Magazine article Economic Review

Liquefied Petroleum Gas (Production & Distribution) Policy, 2011

Magazine article Economic Review

Liquefied Petroleum Gas (Production & Distribution) Policy, 2011

Article excerpt


Liquefied Petroleum Gas (LPG) is a colourless, odourless and environment friendly mixture of hydrocarbons (mainly propane and butane) which is gaseous at normal temperature and pressure, and liquefiable under reduced temperature or moderate pressure. A chemical ethyl mercaptan is added to impart a pungent dour for leak detection. Currently about 1200 tons/day LPG is being produced domestically contributing less than 1% to the total energy supply mix. Because of its characteristics LPG is fast becoming a fuel of choice in the areas, where natural gas distribution network is not available. Currently out of 27 million households in Pakistan, 6.1 million are connected to natural gas network and the rest are relying on LPG and conventional fuels like coal, firewood, kerosene, dung cake etc.


In June 2000, the Federal Government decided to deregulate the LPG industry with a view to making it investor friendly, foster healthy competition, improve safety standards and ensure better consumer services. Accordingly, in supersession of LPG (Production & Distribution) Rules 1971, LPG (Production & Distribution) Rules 2001 were formulated under which LPG allocations made by the Ministry of Petroleum & Natural Resources (MPNR) prior to deregulation were given protection to the extent of terms of existing agreements between the marketing companies and producers. These Rules also empower the producers and marketing companies to fix a reasonable producer price for their product and a retail price respectively. After promulgation of Oil & Gas Regulatory Authority (OGRA) Ordinance, 2002 all LPG regulatory functions as envisaged in LPG (P&D) Rules, 2001 were transferred to OGRA in March 2003.


This policy aims at increasing LPG supplies, through indigenously produced and imported product streamlining its distribution at competitive prices, especially to LPG starved areas of the country and promoting healthy competition for growth of LPG market while ensuring minimum safety standards across the LPG supply chain. To achieve this goal, issues regarding LPG production, LPG licensing, safety standards, pricing, distribution in under developed areas and import of LPG have been addressed in this document.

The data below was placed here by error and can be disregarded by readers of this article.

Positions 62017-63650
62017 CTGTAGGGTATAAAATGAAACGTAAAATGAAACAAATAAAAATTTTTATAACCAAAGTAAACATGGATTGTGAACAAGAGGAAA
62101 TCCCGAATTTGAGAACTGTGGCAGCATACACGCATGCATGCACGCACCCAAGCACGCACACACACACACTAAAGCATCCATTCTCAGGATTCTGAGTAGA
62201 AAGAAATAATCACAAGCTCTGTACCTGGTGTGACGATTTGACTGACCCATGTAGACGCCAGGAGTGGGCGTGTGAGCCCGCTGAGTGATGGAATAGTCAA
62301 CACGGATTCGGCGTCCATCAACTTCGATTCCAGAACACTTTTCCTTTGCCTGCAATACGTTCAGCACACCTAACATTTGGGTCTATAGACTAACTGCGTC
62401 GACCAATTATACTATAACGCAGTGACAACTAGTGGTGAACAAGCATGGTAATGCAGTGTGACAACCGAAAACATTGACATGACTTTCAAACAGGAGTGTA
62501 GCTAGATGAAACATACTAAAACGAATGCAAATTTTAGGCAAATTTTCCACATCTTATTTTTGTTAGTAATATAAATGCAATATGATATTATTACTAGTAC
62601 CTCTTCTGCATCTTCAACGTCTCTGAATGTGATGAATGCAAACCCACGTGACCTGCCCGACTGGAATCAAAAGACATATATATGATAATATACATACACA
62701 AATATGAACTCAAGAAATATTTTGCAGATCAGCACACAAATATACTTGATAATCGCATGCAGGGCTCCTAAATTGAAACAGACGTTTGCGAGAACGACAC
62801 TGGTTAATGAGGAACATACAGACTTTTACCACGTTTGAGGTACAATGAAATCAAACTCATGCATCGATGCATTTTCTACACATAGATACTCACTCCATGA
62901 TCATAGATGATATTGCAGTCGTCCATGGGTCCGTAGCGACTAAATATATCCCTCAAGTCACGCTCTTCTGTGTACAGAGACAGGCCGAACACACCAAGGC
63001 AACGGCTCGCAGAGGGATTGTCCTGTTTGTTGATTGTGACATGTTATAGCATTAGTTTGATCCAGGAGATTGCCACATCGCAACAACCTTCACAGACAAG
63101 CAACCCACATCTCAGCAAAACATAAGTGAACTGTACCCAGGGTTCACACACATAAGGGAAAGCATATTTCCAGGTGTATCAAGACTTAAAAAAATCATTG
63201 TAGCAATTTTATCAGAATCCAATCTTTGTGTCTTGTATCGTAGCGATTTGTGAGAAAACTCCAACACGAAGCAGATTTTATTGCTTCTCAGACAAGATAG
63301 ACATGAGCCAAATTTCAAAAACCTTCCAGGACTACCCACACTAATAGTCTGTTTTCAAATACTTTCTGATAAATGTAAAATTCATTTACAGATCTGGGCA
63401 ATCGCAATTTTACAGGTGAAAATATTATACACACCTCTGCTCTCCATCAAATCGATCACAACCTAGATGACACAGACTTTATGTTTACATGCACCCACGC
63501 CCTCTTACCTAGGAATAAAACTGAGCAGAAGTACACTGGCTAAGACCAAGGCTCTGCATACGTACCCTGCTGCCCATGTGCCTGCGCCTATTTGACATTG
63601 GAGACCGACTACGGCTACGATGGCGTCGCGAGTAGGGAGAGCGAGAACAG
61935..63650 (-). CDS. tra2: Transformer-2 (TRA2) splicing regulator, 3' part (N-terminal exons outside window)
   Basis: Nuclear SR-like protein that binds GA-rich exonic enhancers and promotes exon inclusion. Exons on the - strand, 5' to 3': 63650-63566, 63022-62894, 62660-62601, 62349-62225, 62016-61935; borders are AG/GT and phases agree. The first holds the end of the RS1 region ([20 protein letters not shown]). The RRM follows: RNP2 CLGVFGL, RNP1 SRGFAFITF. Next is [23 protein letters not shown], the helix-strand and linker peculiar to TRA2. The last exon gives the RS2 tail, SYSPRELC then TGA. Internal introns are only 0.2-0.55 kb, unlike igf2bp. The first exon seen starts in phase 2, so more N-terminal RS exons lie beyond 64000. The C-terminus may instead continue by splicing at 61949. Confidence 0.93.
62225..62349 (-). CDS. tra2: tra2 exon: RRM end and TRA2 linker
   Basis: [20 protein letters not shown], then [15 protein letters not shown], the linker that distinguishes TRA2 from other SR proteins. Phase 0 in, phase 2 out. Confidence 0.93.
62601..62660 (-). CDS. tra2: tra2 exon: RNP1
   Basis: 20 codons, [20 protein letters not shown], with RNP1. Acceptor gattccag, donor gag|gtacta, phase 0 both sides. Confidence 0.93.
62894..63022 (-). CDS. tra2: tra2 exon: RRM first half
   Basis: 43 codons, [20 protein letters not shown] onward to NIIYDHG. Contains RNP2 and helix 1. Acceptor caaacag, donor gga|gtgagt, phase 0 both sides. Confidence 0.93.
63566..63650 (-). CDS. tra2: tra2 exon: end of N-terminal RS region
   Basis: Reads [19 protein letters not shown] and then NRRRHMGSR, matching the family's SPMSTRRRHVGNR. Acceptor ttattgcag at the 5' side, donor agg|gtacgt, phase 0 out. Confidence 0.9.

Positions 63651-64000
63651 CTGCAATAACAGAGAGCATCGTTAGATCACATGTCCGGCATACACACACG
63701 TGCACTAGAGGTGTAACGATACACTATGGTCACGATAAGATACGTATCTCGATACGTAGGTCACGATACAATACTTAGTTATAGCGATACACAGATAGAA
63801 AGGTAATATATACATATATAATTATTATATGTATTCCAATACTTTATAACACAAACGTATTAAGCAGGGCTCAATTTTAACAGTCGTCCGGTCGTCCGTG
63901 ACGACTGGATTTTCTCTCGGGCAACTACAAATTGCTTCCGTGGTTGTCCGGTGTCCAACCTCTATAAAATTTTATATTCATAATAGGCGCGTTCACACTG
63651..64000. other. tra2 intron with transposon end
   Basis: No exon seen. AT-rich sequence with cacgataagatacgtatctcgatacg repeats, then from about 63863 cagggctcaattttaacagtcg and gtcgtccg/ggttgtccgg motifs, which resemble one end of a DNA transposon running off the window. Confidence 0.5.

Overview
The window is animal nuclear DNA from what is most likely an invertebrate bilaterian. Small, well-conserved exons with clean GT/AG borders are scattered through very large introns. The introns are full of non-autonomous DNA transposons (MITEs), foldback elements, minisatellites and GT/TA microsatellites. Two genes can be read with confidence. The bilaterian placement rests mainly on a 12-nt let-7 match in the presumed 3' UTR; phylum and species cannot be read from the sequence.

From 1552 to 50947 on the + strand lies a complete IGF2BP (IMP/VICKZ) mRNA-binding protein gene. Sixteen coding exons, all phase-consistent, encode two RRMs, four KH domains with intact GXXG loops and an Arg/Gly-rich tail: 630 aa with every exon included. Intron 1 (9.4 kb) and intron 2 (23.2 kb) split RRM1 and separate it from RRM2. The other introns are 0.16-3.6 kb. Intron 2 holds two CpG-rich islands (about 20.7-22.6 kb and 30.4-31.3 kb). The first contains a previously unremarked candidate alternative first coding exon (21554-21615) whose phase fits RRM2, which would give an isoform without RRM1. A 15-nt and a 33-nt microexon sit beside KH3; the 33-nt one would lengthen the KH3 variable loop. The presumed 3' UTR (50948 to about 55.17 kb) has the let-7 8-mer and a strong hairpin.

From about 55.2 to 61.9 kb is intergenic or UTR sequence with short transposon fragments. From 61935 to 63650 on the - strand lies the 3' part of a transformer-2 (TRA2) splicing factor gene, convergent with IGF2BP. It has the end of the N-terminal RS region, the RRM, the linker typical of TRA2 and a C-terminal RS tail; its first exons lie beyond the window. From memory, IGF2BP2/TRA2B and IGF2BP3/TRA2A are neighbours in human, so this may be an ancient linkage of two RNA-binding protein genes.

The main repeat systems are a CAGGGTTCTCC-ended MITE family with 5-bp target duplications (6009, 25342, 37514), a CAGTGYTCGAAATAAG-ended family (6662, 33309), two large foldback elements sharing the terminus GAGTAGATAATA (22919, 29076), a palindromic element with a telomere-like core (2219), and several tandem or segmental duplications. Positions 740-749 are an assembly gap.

Guidelines Disposal of LPG by Public Sector (E&P) Companies

E&P companies shall directly or through Sui companies exercise their right to set up LPG extraction facilities at gas fields where LPG can be commercially extracted in accordance with the development plan approved by the Government. In case the E&P Company does not set up LPG extraction plant in accordance with timelines then Public Sector Gas Utility Companies will set up their plants and E&P Companies will forego their right. Public Sector Gas Utility Companies will have first preference for the LPG extracted by public sector E&P Companies.

LPG Licensing

OGRA will issue provisional licenses for an initial period of one year to technically and financially sound applicants/parties for construction of works commensurate with their work programme subject to providing commitment of LPG supplies from local or international source. OGRA will revoke licences of the licence holders including existing licence holders who fail to demonstrate firm supply commitment of minimum 5 MT per day, for a period of 3 consecutive years.

The work program will ensure that adequate storage, cylinders and logistics infrastructures are constructed within this timeframe in line with the marketing plan of the company. On completion of works to the satisfaction of OGRA, the provisional license will be converted to Marketing license for a period of fifteen years subject to availability of LPG supply and meeting applicable safety rules. OGRA will also issue licences for production/extraction/LPG Air Mix plants, LPG storage and filling plants, LPG refuelling stations. …

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